I thought, after last week’s heavy flashback post, I needed to lighten the mood, plus you sound like you could use a laugh.
As you might remember, my sophomore year roommate was the roommate that I lived with for the rest of college. We got along very well, but we still had to get to know each other’s quirks and habits at the beginning.
One day she says to me, “I’ve learned something about you.” “Oh yeah, what?” She then says, “Loud doesn’t mean angry.” This was definitely true, I yell for all sorts of reasons – excitement, emphasis, passion. When I’m angry or hurt I tend to clam up, sitting there silently seething.
I racked my brain trying to think of when she learned this, when had I been shouting and she took it to be shouting at her? Then I remembered the curdled milk incident. She liked to eat cereal in the morning and kept a quart of milk in our tiny dorm fridge. One day she was cleaning out the fridge and discovered that her milk had gone bad, disgustingly bad. She rinsed out the carton in the bathroom and brought it back to put in our recycling. It stunk up the entire room, so I began emphatically yelling, “Oh no, get that out of here. That’s so gross!” She sheepishly took the recycling bin to the container outside immediately.
I hadn’t been angry (just disgusted) or meant to hurt her feelings and I’m glad she realized this eventually. This was a good lesson for me that people don’t always express themselves in the same ways or interpret your meaning correctly. Most people are not going around trying to hurt other’s feelings on purpose, but it’s easy to think that someone’s doing or saying something to you out of spite or anger. Before you jump to this conclusion, ask them to clarify or just straight up ask them if they’re angry or upset with you for some reason. A conflict can either be nipped in the bud or completely avoided this way.
Hope you get your poster rolling and lab assignments done!
I should have written this post last year because it happened my freshmen year, but there was so many academic topics and funny stories to write. This story is a bit more serious…
The university I attended is well known for its large street party at Halloween and I’ll never forget my first Halloween. I hadn’t been at school more than 2 months and hadn’t yet met most of the people who became my real friends. I had met this guy, Kevin, at orientation who lived in the building next door and kind of liked him, so I was tagging along with him and some of his friends during Halloween. Several of his friends were visiting from other universities out of town (they hadn’t yet begun to limit dorm students to one visitor each during Halloween weekend).
When I met John, he was already obnoxiously drunk, having trouble standing, and was still drinking. (Don’t ask me where he got the alcohol because all of them were underage freshmen.) At this point in my life he was the most drunk person I’d ever encountered in my life and possibly still to this day. We hung out in Kevin’s room for a short while and then it was time to go uptown for the festivities. There was no way John was going to be able to go and may have even been passed out already. (They had a quad suite and John had been taken to the bedroom.) So they left him – alone.
We walked around for a couple of hours, checking out the bands and costumes and then they dropped me off at my building and headed home. The rest of the events I heard about later, but when they returned John had become sick all over the place as his body tried to rid itself of the poison. He was alive, but unresponsive, so he had to go to the ER. Most of these events are fuzzy to me, except one thing: his blood alcohol content was 0.42. That’s plenty high enough for him to have died. Even if the alcohol poisoning didn’t kill him he could have choked or aspirated the vomit and died. I’m glad John’s friends, even though they left him, at least got him help and that this story is not tragic.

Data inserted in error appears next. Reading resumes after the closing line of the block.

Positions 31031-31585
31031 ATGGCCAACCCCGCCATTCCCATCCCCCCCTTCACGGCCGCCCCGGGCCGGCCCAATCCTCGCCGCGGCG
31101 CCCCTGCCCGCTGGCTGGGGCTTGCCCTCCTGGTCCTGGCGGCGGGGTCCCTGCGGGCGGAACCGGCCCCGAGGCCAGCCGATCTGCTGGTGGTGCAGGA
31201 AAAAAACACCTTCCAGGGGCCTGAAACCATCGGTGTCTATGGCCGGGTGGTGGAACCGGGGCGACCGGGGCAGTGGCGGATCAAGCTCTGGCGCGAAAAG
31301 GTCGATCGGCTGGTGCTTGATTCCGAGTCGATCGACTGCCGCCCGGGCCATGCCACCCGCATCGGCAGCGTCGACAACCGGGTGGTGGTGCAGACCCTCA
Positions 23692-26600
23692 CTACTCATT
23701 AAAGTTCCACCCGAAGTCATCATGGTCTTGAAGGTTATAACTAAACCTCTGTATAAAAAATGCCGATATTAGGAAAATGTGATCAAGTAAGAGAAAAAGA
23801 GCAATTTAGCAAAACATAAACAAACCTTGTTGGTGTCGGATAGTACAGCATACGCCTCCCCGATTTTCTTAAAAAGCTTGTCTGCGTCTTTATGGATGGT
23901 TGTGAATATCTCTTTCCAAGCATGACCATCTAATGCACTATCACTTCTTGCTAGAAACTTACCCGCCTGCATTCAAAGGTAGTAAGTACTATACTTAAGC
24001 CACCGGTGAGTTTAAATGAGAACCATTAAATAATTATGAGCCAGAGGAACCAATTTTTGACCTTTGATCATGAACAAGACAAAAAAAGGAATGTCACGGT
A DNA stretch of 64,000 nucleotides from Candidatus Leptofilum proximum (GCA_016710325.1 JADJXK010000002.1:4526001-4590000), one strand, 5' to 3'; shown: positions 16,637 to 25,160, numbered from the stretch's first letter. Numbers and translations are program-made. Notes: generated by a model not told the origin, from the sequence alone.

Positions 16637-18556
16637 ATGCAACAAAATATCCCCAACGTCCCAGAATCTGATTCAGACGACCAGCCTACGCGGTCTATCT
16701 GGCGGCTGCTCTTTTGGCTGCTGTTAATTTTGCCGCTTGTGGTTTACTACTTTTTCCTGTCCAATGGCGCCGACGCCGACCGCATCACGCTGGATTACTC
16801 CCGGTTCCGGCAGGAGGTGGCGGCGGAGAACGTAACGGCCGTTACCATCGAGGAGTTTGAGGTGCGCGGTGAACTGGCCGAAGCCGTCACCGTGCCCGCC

This scary close call was definitely not something I wanted to happen to me or to any of my friends. Looking back this probably had an effect on my psyche and is most likely the reason I looked out for my freshmen roommates later on when we would go out together.
You’re too young to drink legally and I hope you’re not around people who are drinking, but this advice might help you keep someone safe, maybe someone you don’t even know.
If you’re going to go out to a bar or a party where there may be drinking involved, be proactive and make a plan. What are you going to do if one (or more) of you has too much? This is what you need to consider:
- How will you and your friends get home? If you drove, someone needs to be the designated driver or you have to plan for Uber or something.
- How will you stay together? The buddy system isn’t just for kindergarten. NEVER leave a drunk friend behind or let her leave with strangers.
- Who will look after those who had too much? I hate to use the word babysit, but that’s exactly what happens sometimes. When a person is drunk they aren’t thinking, so someone has to think for them – keeping them from losing belongings like their credit card or purse, making sure they don’t pick fights, keeping them from wandering into the street, etc This is scary, but someone also needs to watch your friends’ drinks because they are not going to be able to pay attention to whether or not someone puts something in it.
- What if they get sick? If a friend drank enough to get sick, they should not be left alone for the night. Know the signs of alcohol poisoning so you know when to get help. If they are underage and need help, do not even consider the fact that they might get in trouble. The consequences of underage drinking are minor – this is a life or death situation.
I hope you’re reading this and thinking, “I don’t have time to party, I have too much studying to do.”
Hope you have a great week!
This post was going to be about college myths and while reading up about myths like “if the professor is over 20 minutes late, class is cancelled” (true at my school) and “if your roommate dies, you get a 4.0 for the semester” (not true anywhere), I found the biggest myth of them all: “Everyone graduates college in 4 years.”
The fact is that not even a majority of students graduate college in 4 years or less. Nationally only 65% of college students graduate in 6 years! This means that 35% of students take over 6 years to get their degree.
How can you find out when you can expect to graduate?